Pennsylvania Horticultural Society
The 2013 Philadelphia Flower Show is open to the public and visitors this year are being treated to a taste of England.
It’s fun to go behind the scenes, get in early, or be first to see any big event, and this week you can get a special sneak peek of the set up, staging, and serious hard work that makes all the magic happen at the Philadelphia Flower Show.
Organizers says a 38-foot-high Big Ben will be the centerpiece of the show.
If you can’t get enough of English gardens, you’ll be glad to know that this year’s Philadelphia Flower Show, called BRILLIANT!, is all about the grand garden traditions of Great Britain.
The Philadelphia area boasts a large collection of Ginkgo trees, on its streets and in parks. But at this time of year, that can seem more like a curse than a blessing. The reason? Ginkgos smell.
Lots of trees fell during the hurricane, so first that means clean up, and then, replanting. If you’d like to pitch in, consider becoming a ‘Tree Tender’ for the Pennsylvania Horticultural Society.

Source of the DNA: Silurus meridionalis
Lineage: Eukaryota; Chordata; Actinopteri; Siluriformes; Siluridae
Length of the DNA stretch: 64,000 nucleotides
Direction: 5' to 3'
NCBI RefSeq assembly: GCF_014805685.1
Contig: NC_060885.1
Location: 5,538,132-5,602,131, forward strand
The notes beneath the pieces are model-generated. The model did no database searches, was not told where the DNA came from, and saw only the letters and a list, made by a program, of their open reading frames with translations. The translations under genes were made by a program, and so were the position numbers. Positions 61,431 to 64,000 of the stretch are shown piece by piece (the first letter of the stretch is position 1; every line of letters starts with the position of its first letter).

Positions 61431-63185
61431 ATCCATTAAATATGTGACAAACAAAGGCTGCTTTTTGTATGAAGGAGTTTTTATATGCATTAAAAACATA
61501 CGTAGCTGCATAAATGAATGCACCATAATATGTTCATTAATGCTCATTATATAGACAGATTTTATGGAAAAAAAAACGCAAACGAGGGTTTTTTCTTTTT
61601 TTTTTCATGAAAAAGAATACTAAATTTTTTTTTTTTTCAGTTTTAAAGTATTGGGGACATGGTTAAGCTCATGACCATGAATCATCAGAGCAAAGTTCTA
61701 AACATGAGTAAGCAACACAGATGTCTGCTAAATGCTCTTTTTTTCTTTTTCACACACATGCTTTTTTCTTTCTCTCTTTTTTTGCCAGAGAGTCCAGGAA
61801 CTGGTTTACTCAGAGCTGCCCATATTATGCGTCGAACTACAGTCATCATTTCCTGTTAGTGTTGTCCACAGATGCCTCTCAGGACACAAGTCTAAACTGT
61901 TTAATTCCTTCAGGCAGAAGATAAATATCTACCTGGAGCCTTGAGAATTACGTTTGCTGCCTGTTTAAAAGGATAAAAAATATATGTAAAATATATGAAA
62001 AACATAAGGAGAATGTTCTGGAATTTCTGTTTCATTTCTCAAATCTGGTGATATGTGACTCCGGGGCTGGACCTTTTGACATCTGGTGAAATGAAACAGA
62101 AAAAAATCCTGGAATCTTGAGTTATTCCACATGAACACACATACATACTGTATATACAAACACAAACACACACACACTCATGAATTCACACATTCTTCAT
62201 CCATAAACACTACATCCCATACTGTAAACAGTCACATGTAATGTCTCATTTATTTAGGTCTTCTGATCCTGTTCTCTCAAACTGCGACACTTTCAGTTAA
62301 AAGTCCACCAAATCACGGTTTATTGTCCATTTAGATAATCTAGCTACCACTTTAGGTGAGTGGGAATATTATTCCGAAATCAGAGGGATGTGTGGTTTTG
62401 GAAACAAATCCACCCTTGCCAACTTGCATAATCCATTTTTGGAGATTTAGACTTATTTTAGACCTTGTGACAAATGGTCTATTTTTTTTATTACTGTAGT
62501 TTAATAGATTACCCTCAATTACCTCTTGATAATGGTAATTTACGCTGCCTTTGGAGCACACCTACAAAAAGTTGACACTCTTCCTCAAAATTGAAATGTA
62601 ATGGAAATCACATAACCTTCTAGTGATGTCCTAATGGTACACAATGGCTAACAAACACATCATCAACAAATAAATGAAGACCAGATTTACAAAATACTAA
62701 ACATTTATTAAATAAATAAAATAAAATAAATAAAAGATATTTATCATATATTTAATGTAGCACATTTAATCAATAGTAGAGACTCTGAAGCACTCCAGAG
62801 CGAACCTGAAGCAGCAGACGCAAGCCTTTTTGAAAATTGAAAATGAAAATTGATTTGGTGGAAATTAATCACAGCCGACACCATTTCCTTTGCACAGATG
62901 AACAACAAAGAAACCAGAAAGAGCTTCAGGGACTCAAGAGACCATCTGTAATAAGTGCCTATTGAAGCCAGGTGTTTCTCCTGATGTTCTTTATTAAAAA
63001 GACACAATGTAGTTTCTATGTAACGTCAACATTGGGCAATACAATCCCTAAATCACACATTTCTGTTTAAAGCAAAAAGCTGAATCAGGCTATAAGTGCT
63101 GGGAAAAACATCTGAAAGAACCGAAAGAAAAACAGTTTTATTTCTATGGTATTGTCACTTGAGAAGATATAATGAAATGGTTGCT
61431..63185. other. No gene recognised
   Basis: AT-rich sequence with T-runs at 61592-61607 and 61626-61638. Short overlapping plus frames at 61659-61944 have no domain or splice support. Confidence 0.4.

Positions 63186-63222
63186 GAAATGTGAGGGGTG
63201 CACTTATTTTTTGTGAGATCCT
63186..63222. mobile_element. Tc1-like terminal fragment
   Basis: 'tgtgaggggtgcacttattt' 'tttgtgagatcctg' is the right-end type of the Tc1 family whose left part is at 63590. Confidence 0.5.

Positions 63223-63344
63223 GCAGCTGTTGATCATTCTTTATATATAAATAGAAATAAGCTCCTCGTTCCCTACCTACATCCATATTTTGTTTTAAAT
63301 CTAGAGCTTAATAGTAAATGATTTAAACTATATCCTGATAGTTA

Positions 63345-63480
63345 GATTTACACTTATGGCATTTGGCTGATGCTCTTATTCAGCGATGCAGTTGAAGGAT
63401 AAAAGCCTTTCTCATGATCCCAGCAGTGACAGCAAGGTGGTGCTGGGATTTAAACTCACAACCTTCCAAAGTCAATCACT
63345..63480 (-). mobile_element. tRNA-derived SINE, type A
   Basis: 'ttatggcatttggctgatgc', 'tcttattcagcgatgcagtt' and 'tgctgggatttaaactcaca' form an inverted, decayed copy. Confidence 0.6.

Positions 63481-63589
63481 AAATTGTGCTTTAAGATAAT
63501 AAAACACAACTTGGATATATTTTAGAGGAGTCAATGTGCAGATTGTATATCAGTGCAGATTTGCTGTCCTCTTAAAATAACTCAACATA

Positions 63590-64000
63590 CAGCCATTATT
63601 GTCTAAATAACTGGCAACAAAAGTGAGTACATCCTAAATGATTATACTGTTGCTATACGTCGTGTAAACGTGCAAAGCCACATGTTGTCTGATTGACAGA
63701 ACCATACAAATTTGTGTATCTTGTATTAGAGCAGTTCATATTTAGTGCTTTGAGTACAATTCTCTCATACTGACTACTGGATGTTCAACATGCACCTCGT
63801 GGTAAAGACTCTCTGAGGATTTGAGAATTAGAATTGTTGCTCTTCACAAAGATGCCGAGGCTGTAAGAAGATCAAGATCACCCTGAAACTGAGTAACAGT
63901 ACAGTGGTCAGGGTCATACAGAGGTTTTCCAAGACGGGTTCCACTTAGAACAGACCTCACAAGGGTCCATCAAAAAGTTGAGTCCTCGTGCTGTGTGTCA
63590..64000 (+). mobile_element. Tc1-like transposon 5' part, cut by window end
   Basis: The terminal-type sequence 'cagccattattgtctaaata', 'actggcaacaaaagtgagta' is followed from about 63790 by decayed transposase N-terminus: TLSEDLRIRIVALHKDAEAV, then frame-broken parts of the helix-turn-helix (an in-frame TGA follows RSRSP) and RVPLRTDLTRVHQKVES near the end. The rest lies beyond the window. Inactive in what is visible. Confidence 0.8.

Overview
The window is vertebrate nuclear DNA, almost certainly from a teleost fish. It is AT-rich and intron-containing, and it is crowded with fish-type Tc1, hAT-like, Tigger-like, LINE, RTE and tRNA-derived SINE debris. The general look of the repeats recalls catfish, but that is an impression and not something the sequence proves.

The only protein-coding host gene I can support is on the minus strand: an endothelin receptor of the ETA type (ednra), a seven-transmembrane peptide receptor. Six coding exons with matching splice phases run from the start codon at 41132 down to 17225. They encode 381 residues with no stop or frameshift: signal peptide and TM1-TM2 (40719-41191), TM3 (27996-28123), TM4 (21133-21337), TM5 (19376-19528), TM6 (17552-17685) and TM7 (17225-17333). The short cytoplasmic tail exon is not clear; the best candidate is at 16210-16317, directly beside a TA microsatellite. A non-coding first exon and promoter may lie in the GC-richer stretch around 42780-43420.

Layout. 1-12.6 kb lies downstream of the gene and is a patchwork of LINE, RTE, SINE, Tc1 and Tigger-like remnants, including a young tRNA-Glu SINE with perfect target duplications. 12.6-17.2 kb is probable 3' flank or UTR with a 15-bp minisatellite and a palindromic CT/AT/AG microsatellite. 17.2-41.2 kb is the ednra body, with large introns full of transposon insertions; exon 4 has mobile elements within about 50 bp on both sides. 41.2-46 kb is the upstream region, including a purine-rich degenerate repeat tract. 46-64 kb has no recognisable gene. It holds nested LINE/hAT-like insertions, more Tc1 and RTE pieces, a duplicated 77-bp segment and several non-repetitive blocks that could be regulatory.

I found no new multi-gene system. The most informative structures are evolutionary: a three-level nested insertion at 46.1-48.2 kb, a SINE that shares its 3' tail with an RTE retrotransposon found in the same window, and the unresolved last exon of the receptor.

Does your neighborhood look better today than it did last week? It might if it was one of 35 Philadelphia area neighborhoods where volunteers planted 900 new trees this weekend.
The garden, near 19th and Walnut Streets, was intended to be temporary but the idea behind it is becoming permanent.
This week on “What’s Cooking,” Hadas Kuznits reports on a restaurant week in South Jersey, a food pantry fundraiser in South Philadelphia, and a culinary convention in Montgomery County featuring celebrity chef Bethenny Frankel.
Just as Autumn’s about to arrive, the Pennsylvania Horticultural Society’s Fall Festival happens this Saturday, from 9am to 5pm at the Navy Yard.
Two young artisans who’ve learned the centuries-old technique of pressing flowers have given a presentation during the Pennsylvania Horticultural Society’s exhibit called “imPRESSive.”
A lot at 19th and Walnut, across from Rittenhouse Square where a movie theatre burned down years ago, sat empty until the Pennsylvania Horticultural Society planted a Pop-Up Garden there.
It’s part of the Pennsylvania Horticultural Society’s “Green City Teachers” program.
“In the next month, the whole city will be blooming, basically from City Hall all the way to the art museum,” PHS president Drew Becher says.
The Borough of Norristown will be turning greener, thanks to 2,000 new trees that are being planted this season throughout the Montgomery County community.